The use of cast-iron pipe and fittings is free from this trouble, for the hubs are sufficiently recessed to allow an even inside alignment. In the use of common steam and water fittings on cast-iron drainage work, there being no recesses in such fittings, the ends of all pipes entering fittings present shoulders against which lint and other materials in the waste may collect. It may be stated, however, that this trouble is experienced in a greater degree in connection with Durham work than in cast-iron soil piping. For this reason, special care should be taken in cutting wrought-iron pipe for drainage use, and all burs on the ends of such pipes should be reamed out. The weights of wrought-iron pipe for drainage purposes should not be less than the following:

Diameter of Pipe

Weight per Foot

1 1/2 in. . .

..... 2.68 lbs.

2 "."..

..... 3.61 "

2 1/2" . . . .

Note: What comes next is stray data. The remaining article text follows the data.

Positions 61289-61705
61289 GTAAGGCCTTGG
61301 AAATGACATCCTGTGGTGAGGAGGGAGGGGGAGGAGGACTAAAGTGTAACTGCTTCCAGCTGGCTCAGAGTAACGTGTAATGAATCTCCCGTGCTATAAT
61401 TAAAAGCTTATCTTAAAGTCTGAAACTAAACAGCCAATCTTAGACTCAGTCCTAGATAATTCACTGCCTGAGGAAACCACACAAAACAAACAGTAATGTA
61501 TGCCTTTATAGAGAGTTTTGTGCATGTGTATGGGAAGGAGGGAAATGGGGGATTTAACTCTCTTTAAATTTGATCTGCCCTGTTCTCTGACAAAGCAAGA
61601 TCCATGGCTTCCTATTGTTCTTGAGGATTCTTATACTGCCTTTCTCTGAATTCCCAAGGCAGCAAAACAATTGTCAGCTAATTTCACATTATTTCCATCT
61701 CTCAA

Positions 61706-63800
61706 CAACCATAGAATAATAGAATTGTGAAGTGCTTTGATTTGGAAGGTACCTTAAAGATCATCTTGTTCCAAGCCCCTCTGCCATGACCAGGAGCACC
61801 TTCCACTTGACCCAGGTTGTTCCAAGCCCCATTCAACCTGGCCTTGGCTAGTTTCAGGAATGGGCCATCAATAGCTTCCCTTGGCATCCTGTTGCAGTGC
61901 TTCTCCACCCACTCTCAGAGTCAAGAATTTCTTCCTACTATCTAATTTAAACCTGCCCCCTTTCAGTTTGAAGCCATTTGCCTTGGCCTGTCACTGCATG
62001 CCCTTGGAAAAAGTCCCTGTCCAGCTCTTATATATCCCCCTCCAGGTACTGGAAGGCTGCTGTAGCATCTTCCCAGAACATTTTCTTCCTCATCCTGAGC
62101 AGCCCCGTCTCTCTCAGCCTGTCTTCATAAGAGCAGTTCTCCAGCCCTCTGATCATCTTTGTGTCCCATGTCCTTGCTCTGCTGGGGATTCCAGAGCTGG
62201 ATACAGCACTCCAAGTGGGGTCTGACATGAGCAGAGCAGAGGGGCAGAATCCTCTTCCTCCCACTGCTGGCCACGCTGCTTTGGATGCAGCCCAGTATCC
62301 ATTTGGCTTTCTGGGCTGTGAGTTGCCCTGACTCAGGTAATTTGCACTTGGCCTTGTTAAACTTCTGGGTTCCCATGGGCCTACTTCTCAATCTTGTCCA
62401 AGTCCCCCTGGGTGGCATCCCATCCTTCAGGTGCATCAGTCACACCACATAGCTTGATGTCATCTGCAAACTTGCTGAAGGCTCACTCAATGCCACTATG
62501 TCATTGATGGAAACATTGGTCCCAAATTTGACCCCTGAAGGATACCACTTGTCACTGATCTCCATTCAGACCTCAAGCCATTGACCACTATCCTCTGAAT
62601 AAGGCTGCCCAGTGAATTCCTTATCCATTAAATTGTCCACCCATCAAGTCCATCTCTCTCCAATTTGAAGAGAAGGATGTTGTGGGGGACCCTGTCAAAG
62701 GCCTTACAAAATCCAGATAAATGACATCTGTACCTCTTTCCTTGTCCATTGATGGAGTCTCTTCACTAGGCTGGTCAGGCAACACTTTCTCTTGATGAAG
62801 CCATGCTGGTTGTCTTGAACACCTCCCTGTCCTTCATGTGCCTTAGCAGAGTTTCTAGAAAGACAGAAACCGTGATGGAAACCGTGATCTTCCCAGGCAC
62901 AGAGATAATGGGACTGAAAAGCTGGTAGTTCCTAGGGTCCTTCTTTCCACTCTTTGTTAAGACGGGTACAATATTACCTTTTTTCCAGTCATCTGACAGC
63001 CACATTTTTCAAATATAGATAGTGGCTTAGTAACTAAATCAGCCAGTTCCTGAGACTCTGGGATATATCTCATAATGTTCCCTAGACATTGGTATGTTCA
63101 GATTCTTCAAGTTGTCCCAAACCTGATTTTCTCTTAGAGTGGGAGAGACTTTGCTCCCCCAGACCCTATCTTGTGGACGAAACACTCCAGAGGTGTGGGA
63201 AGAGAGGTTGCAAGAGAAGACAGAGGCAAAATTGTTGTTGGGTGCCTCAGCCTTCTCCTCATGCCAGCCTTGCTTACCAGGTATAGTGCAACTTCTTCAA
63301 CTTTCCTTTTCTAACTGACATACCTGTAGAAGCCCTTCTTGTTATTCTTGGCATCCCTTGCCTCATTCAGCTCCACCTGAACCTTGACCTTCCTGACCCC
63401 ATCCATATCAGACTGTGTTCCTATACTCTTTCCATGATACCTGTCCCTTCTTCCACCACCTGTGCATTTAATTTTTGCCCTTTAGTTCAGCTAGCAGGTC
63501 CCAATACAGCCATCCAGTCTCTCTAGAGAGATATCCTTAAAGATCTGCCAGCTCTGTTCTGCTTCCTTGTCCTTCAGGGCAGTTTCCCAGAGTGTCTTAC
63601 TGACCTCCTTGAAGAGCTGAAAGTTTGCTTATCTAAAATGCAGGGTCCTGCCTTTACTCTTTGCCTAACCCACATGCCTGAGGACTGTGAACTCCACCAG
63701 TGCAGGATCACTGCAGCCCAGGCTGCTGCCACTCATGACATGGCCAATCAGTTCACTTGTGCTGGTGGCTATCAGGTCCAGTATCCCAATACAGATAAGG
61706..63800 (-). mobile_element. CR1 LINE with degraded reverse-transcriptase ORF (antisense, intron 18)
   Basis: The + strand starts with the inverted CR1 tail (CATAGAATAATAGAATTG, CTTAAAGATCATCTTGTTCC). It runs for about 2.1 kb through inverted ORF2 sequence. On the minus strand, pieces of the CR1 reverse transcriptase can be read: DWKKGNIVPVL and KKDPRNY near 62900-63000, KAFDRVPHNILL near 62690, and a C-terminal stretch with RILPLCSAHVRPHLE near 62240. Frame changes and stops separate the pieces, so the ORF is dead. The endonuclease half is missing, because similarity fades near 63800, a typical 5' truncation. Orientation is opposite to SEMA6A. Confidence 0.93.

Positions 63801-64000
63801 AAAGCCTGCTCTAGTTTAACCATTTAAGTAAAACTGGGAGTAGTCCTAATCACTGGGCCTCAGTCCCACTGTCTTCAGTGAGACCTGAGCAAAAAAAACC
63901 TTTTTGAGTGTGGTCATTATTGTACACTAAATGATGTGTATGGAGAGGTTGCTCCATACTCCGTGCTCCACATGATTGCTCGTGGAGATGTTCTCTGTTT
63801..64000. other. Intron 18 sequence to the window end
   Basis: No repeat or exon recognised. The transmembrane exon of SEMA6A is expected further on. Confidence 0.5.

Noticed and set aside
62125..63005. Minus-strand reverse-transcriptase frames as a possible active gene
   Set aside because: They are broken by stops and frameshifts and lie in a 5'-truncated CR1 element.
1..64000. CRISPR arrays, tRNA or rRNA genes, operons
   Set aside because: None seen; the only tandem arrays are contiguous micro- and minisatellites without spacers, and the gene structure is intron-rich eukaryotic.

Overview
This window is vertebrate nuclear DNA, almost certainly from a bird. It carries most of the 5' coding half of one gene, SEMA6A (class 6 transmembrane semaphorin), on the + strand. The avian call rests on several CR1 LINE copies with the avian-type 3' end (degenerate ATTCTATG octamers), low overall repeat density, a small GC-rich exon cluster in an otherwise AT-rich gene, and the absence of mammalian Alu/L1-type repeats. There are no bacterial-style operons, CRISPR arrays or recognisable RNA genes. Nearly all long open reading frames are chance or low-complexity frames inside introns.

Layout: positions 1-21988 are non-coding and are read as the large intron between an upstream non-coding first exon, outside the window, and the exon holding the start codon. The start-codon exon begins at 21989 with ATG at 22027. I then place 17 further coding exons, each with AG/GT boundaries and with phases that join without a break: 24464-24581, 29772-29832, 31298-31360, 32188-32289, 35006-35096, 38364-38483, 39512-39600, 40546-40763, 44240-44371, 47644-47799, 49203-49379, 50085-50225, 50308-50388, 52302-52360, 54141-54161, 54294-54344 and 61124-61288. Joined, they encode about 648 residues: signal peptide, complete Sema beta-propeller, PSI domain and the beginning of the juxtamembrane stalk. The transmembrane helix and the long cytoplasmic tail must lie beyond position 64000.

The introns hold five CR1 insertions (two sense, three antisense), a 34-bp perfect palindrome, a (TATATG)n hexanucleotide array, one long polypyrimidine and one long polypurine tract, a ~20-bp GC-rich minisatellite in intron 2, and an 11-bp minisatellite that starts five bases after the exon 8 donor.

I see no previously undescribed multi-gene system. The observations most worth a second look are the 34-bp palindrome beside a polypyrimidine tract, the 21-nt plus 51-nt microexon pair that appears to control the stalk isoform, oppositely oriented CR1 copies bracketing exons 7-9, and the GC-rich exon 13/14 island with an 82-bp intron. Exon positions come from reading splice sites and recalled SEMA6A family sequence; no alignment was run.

..... 5.74 "

3 "....

...... 7.54 "

3 1/2

..... 9 "


..... 10.66 "

4 1/2 " • • • •

..... 12.34 "

Diameter of Pipe

Weight per Foot

5 m.....

. . . . 14.5 lbs.

6 ".....

.... 18.76 "

7 ".....

. . . . 23.27 "

8 ".....

. ... 28.18 "

9 ".....

• • • • 337 "

10 ".....

. . . . 40.06 "

All fittings used on Durham work and on all vent work should be galvanized. Short nipples, in which the unthreaded part is less than 1 1/2 in. long, should be made of weight and thickness known as "extra heavy" or "extra strong." This provision is to guard against crushing and splitting, which is liable to happen in the use of nipples made of ordinary pipe.